Pilots who crash: Personality constructs underlying accident prone behavior of fighter pilots

Loading...
Thumbnail Image
Authors
Lardent, Charles L., Jr.
Advisors
Issue Date
1991
Type
Article
Keywords
Psychology , Accident proneness , Adult , Aviation , Behavior , Human , Normal human , Personality
Research Projects
Organizational Units
Journal Issue
Citation
Lardent Jr., C.L. (1991). Pilots Who Crash: Personality Construct Underlying Accident Prone Behavior of Fighter Pilots. Multivariate Experimental Clinical Research, 10(1), 1-25. https://doi.org/10.62704/10057/17759
Abstract

Personality factors have been shown to be related to accident prone behavior, and generic profiles and regression equations have been developed to identify those more likely to experience behaviors associated with accidents events. Using the 16PF, the ultimate purpose of this study is to assess differences between a group of F-4 Phantom fighter pilots who "crashed" (N=47) versus another deemed to be "safe" (N=44). Several subsidiary objectives were established using comparative profiles of four pilot groups: airline, airline/military fighter, general military, and F-4 fighter. The study reveals that: (a) pilot personality in general differs substantially from that of the general population; (b) there are both striking similarities-and dissimilarities between the four pilot groups; (c) there is only minimal consistency or agreement between pilot personality profiles and the prediction equation for generic "freedom from accidents:" the airline pilots show the greatest consistency and the F-4 pilots the least; and (d) most important, five significant personality factor differences discriminate the "safe" from the "crashed" F-4 pilot group. Using set correlation techniques, it is shown that 27% (33% attenuated) of the variance in "crashing" is explained by personality differences and that over 70% of the pilots are correctly classified.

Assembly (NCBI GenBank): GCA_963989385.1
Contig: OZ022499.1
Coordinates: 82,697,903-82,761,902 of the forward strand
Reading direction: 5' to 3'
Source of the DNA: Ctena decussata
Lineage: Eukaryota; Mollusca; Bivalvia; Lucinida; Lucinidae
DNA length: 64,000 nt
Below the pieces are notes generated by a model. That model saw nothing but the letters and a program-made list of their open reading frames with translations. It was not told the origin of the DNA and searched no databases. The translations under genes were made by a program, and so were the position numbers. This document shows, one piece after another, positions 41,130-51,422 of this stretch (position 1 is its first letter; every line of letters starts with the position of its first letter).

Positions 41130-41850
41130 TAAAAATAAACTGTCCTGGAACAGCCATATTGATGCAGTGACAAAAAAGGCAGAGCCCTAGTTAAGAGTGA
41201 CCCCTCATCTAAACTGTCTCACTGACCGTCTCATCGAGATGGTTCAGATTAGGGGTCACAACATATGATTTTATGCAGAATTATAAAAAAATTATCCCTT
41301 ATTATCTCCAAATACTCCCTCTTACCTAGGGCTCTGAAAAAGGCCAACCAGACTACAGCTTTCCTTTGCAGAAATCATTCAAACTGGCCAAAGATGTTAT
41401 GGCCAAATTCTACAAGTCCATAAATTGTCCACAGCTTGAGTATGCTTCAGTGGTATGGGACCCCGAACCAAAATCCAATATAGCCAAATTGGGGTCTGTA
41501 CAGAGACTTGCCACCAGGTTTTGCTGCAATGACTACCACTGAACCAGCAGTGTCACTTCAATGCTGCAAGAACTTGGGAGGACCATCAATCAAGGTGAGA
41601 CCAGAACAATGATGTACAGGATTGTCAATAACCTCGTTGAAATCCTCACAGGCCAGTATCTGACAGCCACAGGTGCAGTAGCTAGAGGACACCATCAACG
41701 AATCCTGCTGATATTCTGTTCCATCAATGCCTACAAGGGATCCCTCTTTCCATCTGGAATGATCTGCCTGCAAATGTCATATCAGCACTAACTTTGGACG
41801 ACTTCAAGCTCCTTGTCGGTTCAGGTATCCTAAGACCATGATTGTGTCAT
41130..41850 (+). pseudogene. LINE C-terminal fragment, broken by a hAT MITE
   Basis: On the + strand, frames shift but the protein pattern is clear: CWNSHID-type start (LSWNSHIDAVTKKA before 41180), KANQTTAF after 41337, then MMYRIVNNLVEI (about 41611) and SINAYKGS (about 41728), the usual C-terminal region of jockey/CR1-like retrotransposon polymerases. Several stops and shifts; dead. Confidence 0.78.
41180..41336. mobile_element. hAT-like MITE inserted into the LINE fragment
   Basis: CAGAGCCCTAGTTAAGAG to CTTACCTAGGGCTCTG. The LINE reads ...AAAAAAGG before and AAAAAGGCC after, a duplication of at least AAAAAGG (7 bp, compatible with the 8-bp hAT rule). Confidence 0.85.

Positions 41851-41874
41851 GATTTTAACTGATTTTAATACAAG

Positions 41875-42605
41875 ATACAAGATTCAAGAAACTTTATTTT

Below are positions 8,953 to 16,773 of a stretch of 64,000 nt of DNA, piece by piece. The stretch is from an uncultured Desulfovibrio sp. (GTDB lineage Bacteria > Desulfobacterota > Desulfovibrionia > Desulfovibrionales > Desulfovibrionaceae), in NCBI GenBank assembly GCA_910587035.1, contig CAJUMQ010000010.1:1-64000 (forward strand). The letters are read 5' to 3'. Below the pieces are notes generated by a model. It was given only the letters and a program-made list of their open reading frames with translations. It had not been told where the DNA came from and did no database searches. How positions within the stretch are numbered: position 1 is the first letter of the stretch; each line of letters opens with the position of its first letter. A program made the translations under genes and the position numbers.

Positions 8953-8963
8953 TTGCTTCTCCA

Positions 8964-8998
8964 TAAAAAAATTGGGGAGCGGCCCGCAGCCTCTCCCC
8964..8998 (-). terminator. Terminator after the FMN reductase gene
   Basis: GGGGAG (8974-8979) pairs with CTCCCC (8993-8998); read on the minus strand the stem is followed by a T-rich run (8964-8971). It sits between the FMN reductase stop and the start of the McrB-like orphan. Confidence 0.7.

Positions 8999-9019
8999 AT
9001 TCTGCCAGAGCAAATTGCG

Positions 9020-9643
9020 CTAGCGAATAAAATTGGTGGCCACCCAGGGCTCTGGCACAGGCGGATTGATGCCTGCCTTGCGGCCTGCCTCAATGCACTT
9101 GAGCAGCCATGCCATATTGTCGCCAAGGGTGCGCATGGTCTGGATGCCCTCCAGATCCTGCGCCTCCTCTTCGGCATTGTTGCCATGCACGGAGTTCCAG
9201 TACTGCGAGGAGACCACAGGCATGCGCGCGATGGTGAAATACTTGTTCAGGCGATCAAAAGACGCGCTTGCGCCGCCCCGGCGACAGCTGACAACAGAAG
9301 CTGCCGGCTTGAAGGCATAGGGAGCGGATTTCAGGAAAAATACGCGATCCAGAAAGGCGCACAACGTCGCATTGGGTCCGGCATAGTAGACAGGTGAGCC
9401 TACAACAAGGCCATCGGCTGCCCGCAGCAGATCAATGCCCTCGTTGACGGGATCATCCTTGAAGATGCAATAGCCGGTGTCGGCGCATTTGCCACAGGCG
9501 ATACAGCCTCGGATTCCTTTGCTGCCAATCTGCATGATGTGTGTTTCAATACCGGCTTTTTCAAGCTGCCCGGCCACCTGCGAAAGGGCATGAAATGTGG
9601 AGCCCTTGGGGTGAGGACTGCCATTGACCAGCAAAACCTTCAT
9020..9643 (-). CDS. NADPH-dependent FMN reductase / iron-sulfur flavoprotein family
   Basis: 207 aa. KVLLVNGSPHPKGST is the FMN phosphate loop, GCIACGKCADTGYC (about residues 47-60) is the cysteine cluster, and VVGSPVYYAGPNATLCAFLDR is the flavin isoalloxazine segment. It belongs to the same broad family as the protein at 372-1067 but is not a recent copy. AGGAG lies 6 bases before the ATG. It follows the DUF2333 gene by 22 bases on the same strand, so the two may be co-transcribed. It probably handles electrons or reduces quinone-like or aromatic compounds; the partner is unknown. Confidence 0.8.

Table of Contents
Description
Publisher
Wichita State University, Department of Psychology
Journal
Book Title
Series
Multivariate Experimental Clinical Research
v.10 no.1
PubMed ID
ISSN
0147-3964
EISSN